28 May 2010

What is coral bleaching?

Today at Pulau Tekukor there were many signs of coral bleaching.
What does this mean?

Corals bleach when they are stressed. The bleached coral on the left was turned upside down! Obviously a stressful position for a colony of animals that rely on tiny little plants inside their bodies to make food from sunlight. I turned the coral over after taking the photo. I have no idea how this large coral could have been overturned.
Some corals that have been overturned continue to grow. This Flowery disk coral (Turbinaria sp.) seems to be managing, and is not bleached, so I didn't turn it over.
However, there were other corals that were not upside that were bleaching. Some had white portions on only parts of the colony.
Others were completely bleached.

What is coral bleaching?

Coral are colonies of tiny animals called polyps. Each polyp lives inside a little hard skeleton. The huge colony is made up of the skeletons of countless polyps.

The polyps of all reef-building hard corals harbour microscopic, single-celled algae (called zooxanthellae). The polyp provides the zooxanthellae with shelter and minerals. The zooxanthellae carry out photosynthesis inside the polyp and share the food produced with the polyp. Corals generally have white colour skeletons, which is believed to assist in photosynthensis by reflecting light onto the zooxanthellae.

When there is mass loss of zooxanthellae in a hard coral colony, the polyps are colourless and the underlying white skeleton shows through. Thus patches of the colony appear white or 'bleached'.
Without the food provided by the lost zooxanthellae, the polyps will be stressed and prone to diseases. Skeleton production and reproduction are also affected. Once the cause of bleaching is removed, however, polyps may eventually regain zooxanthellae (which live freely in the water) and thus recover their health. But prolonged bleaching can seriously damage large sections of a reef. Bleaching doesn't only happen to hard corals, but may also affect other cnidarians that have a similar relationship with zooxanthellae.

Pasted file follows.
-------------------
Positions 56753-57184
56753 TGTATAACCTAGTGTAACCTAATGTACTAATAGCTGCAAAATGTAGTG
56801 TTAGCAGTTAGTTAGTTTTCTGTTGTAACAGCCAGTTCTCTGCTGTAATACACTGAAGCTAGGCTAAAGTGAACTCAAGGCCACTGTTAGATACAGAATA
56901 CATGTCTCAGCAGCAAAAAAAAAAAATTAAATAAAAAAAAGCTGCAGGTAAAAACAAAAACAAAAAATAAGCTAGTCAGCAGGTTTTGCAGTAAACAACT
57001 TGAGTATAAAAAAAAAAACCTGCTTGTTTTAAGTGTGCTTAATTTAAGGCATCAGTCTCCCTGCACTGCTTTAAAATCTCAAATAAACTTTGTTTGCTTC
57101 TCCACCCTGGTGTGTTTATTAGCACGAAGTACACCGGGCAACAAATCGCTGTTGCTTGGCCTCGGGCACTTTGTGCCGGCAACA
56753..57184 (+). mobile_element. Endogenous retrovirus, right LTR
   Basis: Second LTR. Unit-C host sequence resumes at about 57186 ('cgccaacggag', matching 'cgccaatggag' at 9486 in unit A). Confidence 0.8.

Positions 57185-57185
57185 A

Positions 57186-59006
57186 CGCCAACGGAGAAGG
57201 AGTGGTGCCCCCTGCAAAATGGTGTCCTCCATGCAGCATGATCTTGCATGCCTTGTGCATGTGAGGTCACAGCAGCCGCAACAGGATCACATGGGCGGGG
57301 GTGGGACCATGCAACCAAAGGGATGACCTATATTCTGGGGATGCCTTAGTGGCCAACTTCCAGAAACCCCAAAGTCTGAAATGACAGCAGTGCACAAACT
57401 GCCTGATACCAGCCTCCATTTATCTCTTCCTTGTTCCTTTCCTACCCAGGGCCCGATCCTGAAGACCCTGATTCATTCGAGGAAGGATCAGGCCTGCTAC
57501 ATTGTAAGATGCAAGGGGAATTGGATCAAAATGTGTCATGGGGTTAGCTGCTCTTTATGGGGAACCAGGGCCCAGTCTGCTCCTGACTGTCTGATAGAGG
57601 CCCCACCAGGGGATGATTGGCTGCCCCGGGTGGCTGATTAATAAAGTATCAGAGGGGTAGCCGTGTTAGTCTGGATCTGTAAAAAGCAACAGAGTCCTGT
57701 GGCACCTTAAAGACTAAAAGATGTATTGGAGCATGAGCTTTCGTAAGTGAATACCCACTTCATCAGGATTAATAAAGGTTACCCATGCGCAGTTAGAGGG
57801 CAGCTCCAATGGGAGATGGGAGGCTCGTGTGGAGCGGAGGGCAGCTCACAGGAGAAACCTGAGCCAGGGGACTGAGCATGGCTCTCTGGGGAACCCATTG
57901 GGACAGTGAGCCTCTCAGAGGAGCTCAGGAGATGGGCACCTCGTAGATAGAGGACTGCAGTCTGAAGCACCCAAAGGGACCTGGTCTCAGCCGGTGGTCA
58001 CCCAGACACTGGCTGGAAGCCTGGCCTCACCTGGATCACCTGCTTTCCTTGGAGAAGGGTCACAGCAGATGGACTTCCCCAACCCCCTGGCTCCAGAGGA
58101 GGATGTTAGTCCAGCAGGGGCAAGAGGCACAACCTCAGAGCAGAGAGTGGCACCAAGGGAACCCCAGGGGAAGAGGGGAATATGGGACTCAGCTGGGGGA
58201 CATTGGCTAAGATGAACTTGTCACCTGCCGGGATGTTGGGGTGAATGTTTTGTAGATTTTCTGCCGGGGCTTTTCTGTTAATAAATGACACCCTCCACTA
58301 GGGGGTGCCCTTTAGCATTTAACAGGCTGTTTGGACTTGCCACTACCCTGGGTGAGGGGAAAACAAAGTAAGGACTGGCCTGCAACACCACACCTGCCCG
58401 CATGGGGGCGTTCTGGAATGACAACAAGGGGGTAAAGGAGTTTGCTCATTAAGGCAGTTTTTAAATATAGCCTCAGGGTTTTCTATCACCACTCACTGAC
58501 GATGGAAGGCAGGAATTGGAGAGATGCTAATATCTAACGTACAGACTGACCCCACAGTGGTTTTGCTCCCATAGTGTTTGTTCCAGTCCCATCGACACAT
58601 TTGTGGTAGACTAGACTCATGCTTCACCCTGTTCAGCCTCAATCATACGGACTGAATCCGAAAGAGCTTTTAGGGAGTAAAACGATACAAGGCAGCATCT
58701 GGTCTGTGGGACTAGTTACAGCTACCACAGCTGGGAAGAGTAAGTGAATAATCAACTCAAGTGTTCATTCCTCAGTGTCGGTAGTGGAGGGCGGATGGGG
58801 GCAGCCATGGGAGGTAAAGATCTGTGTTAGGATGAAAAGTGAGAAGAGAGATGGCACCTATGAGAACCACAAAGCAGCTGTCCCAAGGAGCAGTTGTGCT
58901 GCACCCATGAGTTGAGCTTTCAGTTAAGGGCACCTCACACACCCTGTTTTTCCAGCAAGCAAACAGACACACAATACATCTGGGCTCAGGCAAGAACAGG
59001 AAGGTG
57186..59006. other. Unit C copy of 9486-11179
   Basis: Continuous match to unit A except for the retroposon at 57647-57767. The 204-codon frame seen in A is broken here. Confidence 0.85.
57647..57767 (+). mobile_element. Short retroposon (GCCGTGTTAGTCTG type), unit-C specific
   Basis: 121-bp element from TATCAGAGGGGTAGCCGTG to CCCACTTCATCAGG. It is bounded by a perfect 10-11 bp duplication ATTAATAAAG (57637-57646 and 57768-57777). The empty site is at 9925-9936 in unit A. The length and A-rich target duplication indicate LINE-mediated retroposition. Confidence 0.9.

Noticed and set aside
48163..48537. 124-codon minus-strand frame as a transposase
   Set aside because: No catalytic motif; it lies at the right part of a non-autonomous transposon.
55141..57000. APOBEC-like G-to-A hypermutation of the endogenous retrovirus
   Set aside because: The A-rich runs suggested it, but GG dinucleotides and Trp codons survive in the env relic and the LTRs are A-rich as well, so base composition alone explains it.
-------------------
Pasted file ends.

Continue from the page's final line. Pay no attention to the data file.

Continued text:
Factors believed to cause bleaching include: temperature fluctuations (too high or too low), excessive exposure to ultraviolet light, excessive sedimentation in the water, changes in salinity and disease. It is generally believed that bleaching is related to unusual prolonged temperature increases in the seawater. Hard corals harbouring zooxanthellae live close to the upper limit of temperature tolerance. Thus a temperature increase of even 1-2 degrees centigrade can redult in bleaching. It is believed that global warming will lead to massive bleaching.

Hard corals can get rid of foul stuff to some extent. They do this by secreting mucus which sloughs off taking with it the offending stuff. But producing the mucus takes energy. And having to do it frequently can cause stress.
Our corals can be quite hardy. A wonderful reef exists on Pulau Hantu which lies a few hundred metres from the petrochemical installations on Pulau Bukom. Hopefully, our corals can withstand the oil spill and its aftermath.


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